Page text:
“Creative, expressive, enthusiastic, welcoming, attentive, observant, inclusive…” These are just a few of the words used by UEL’s Social Work students to describe the young people from Charlton Park Academy that they had the pleasure to work with over the last two terms.
Each year a group of Social Work students have an opportunity to work with young people with Special Educational Needs and Disabilities (SEND) as part of the ‘Advocacy Pathway’ partnership developed between the RIX Centre and Charlton Park Academy.
The Advocacy Pathway is run by Gosia Kwiatkowska, Co-Director of RIX and a Senior Lecturer with UEL. This is part of the University of East London’s prestigious Social Work Programme and is offered to first-year undergraduate Social Work students as part of their ‘Readiness for Practice’ module. The students who engage in the Advocacy Pathway, have an opportunity to meet children and young people with additional needs and work together with them, using RIX Wiki software and the Multimedia Advocacy approach to develop and practice the pupils’ self-advocacy skills.
This year’s Social Work students celebrated the completion of the Advocacy Pathway 2020 with the pupils and their teaching staff. Five young people who presented their completed RIX Wikis were awarded RIX Wiki Champion accreditation. The UEL students reflected on their learning journeys and shared how they had experienced a significant change in their perception of people with learning disabilities as a result of this unique opportunity. Each Social Work student completed their presentation with slides that celebrated the many positive qualities of the various learners with whom they had the good fortune to work.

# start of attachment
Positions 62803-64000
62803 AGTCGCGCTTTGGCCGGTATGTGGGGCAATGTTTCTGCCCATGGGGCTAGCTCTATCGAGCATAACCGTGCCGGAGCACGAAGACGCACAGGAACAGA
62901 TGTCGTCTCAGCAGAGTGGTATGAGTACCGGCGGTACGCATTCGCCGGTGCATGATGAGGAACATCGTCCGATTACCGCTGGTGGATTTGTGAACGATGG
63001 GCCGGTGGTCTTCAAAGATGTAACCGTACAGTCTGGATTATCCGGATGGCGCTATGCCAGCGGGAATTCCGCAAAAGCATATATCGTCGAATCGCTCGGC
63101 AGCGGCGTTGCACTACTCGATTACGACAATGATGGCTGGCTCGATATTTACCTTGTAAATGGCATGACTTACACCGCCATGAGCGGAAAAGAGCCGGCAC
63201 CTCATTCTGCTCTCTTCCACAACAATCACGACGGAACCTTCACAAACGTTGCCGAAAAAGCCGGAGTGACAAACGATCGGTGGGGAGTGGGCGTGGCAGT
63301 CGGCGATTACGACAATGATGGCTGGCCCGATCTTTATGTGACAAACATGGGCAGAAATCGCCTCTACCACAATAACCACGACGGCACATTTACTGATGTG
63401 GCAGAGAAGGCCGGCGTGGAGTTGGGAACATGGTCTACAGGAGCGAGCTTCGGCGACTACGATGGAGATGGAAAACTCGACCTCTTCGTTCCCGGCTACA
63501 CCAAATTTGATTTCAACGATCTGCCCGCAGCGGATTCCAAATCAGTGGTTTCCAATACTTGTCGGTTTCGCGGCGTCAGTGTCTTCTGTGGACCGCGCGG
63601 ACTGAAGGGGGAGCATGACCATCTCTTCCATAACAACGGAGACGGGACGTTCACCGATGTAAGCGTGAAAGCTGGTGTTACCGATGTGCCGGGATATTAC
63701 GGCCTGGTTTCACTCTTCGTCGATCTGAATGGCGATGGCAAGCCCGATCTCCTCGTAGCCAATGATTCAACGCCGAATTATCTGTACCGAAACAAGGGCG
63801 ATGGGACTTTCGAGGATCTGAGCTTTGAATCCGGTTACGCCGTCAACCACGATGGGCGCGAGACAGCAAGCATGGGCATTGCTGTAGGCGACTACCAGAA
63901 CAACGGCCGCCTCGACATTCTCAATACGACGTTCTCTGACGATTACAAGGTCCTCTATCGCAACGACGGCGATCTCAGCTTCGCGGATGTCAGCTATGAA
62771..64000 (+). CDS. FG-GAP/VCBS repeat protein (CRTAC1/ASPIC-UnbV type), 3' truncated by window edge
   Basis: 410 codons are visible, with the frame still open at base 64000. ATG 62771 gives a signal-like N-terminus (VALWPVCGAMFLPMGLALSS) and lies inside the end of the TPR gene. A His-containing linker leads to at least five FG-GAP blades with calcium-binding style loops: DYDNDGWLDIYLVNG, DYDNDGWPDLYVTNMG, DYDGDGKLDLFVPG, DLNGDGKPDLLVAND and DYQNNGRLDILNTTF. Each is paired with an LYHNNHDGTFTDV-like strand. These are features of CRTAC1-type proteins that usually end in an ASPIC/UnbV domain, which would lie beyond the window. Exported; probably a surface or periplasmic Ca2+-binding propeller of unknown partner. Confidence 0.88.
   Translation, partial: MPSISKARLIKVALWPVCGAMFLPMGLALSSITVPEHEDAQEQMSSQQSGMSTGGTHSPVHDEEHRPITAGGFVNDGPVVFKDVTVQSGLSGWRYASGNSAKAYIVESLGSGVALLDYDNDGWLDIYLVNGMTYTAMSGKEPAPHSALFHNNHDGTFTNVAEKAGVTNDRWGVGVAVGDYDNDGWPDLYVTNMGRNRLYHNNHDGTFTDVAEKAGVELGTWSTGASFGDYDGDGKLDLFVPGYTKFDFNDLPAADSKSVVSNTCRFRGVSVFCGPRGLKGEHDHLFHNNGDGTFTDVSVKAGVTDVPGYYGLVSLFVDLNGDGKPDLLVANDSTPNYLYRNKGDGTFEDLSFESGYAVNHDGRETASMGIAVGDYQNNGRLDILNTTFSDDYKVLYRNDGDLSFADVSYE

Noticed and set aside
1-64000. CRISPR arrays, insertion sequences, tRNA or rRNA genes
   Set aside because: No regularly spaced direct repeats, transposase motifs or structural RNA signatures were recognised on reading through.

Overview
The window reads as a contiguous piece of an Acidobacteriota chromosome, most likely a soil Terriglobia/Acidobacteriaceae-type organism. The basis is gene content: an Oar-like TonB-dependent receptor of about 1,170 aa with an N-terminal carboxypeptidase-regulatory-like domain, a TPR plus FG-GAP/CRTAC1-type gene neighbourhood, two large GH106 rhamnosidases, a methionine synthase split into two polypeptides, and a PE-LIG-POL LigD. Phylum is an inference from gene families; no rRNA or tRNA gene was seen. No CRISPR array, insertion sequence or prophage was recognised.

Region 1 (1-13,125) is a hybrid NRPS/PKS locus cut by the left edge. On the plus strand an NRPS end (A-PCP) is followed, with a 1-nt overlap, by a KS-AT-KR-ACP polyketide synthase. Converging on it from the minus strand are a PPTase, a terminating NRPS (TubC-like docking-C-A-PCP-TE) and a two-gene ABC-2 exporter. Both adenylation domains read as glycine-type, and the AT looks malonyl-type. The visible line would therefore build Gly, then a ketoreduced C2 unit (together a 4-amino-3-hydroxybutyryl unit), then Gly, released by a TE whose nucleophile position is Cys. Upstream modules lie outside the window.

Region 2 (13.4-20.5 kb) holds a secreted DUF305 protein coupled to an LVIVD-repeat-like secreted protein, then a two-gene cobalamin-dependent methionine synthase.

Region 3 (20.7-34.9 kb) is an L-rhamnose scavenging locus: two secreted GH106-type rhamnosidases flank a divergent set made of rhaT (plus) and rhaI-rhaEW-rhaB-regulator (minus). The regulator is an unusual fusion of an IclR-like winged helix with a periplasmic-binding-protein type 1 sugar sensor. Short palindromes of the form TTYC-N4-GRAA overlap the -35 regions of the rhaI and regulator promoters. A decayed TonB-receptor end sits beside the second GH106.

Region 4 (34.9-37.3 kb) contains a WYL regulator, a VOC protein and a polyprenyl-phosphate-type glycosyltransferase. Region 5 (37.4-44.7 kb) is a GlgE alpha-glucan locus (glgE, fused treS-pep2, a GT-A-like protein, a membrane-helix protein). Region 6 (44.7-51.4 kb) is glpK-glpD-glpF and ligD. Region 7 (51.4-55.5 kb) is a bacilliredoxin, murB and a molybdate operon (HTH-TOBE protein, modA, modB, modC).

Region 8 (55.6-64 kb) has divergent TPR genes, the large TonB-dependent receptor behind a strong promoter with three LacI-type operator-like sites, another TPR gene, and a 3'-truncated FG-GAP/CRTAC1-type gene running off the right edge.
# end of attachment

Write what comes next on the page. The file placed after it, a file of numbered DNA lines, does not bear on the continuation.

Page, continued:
Kathryn Stowell, Head of ICT, Outreach and Communication, Charlton Park, commented “The Advocacy Pathway is a really important programme and I am delighted to see the shift of the Social Work students attitudes from being anxious, scared, and almost afraid of people with learning disabilities at the beginning of the programme to recognising each individual’s skills and abilities and the many gifts that they have to offer. This really shows the importance of educational programmes such as this one to challenge attitudes and promote inclusion. It was lovely to see how their relationships have developed. The Social workers have learned a lot about communication and interaction with the young people. One thing that was really delightful was when they shared what they had learned and the positive qualities of the young people they were working with. Our students looked embarrassed hearing those positive qualities! People often focus on their disabilities and what they need to improve, so it was nice for them to hear the positive things!”
The RIX team would like to congratulate the young people and our Social Works students on their achievements.